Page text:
Plenty of games will claim that your decisions matter when it comes to plot and progress, but no genre in the tabletop space keeps this promise quite as well as legacy board games. Here your journey through a campaign is marked by pen scrawls, stickers, or even destroyed cards. Legacy games offer a one-off experience, but it’s an experience that’s always unique.
Below you’ll find some of the best legacy board games, as of the good year 2023. It’s a board game type that’s well worth getting acquainted with, as some of the best board games ever made fit under the legacy umbrella. Some existing strategy board games, co-op board games, imposter games, and dungeon crawlers even have legacy versions to check out.
These are the best legacy board games:
- Gloomhaven: Jaws of the Lion
- My City
- Pandemic Legacy
- Betrayal Legacy
Gloomhaven is perhaps the best-known legacy board game that hasn’t squeezed the word ‘legacy’ into its title. That’s because it’s far more than just a campaign game with extra stickers and envelopes. Mechanically, Gloomhaven is a dungeon-crawler that uses eurogame elements in combat. It also adds elements of roleplaying games like D&D, presenting a rich world with recurring characters, plotlines, and other details.
The most obvious legacy elements are as we said above: stickers and envelopes. You start the game with limited Gloomhaven classes, no reputation, and very few quests to pursue as a party. These can all be unlocked, with stickers added to the board to show locations found and medals earned, as well as entirely new characters to unbox once your current one is ready to retire.
For more on how this legacy game plays, check out our full Gloomhaven review.
Gloomhaven: Jaws of the Lion
Perhaps it’s cheeky to have two Gloomhaven games up top, but we think Gloomhaven: Jaws of the Lion is worth recommending as a separate game. It captures many of the core mechanics (and legacy elements) of the original Gloomhaven, but it’s lighter in all respects.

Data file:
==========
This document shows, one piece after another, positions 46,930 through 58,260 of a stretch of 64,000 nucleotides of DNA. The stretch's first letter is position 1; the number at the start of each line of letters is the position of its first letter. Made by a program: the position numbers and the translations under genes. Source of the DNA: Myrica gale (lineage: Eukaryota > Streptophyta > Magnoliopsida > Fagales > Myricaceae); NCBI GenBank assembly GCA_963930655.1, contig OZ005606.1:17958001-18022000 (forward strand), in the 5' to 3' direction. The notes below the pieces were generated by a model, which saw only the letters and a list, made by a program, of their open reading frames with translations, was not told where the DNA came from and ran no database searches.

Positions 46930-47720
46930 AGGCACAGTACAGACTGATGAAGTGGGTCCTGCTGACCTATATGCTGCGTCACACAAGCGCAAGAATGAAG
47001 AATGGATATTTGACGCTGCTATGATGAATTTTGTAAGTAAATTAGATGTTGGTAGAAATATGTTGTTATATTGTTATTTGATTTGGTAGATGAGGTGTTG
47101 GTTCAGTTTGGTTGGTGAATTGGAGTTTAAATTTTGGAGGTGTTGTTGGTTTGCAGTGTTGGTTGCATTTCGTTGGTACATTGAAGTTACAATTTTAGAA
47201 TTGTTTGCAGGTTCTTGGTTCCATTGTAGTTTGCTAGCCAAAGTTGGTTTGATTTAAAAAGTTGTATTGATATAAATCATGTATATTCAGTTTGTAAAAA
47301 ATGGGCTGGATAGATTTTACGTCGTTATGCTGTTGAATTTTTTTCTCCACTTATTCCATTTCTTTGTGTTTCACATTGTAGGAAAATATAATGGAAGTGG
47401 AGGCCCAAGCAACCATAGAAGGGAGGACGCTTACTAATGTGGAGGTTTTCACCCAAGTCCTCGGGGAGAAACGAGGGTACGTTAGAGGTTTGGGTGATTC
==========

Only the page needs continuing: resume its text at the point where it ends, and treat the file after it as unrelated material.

By lighter, we mean there are fewer rules to learn upfront. There are also fewer player options and scenarios, but this means you also don’t end up with a box that weighs the same as a small child. For beginners in the legacy genre, this is the more approachable (and cost-effective) version of Gloomhaven.
My City is one of the best legacy board games to pick up if you’re looking for family board games. The rules are fairly simple, each session in a campaign is kept short, and it’s totally ten-year-old-friendly.
In My City, each player has a personal board and a collection of buildings in various shapes and three different colours. These buildings look an awful lot like Tetris blocks, and this should give you a hint at what you’ll be doing with them. As cards are drawn from a deck, you’ll be told which buildings to place on your board. The challenge is fitting as many buildings onto the board as possible to protect your score – as every building you can’t place takes some points away.
The legacy element in this game comes from various sealed envelopes. These include stickers for your board, new mechanics, new buildings, and plenty of new challenges.
Pandemic is already renowned as a board gaming icon, and Pandemic Legacy carries the torch on in the single-use gaming space. Technically, we’re talking about three games when we mention Pandemic Legacy: Pandemic Legacy: Season One, Pandemic Legacy: Season Two, and Pandemic Legacy: Season Zero. These take place in different time periods and introduce different features and stories to the series – if you’re looking to get started, Season One is generally considered the jumping-off point.
At their core, the Pandemic Legacy games aren’t too different from a regular Pandemic game. Players work together to travel the world and fight pandemics, spending actions and cards to contain outbreaks and research cures. You’ll be completing the objectives of your campaign over several in-game months, and both cards and characters can be gained or lost along the way.
Betrayal at House on the Hill is a haunted house game that turns friends into traitors and offers a different haunting experience each time you play. But what if each of the superstitious happenings were connected? That’s where Betrayal Legacy comes in.
Players are still exploring a procedurally-generated haunted house (and eventually turning on each other as The Haunt is triggered), and the game is still heavy on narrative over strategy. However, there’s now an overarching story, one that takes place over decades and involves multiple descendants from the same families.
There are also some rule tweaks that improve on Betrayal at House on the Hill’s second edition (if you played Betrayal at House on the Hill’s third edition, some will already be familiar). This, combined with powerful family heirlooms and intriguing mysteries to explore, make for a haunted house experience even Scooby Doo would enjoy.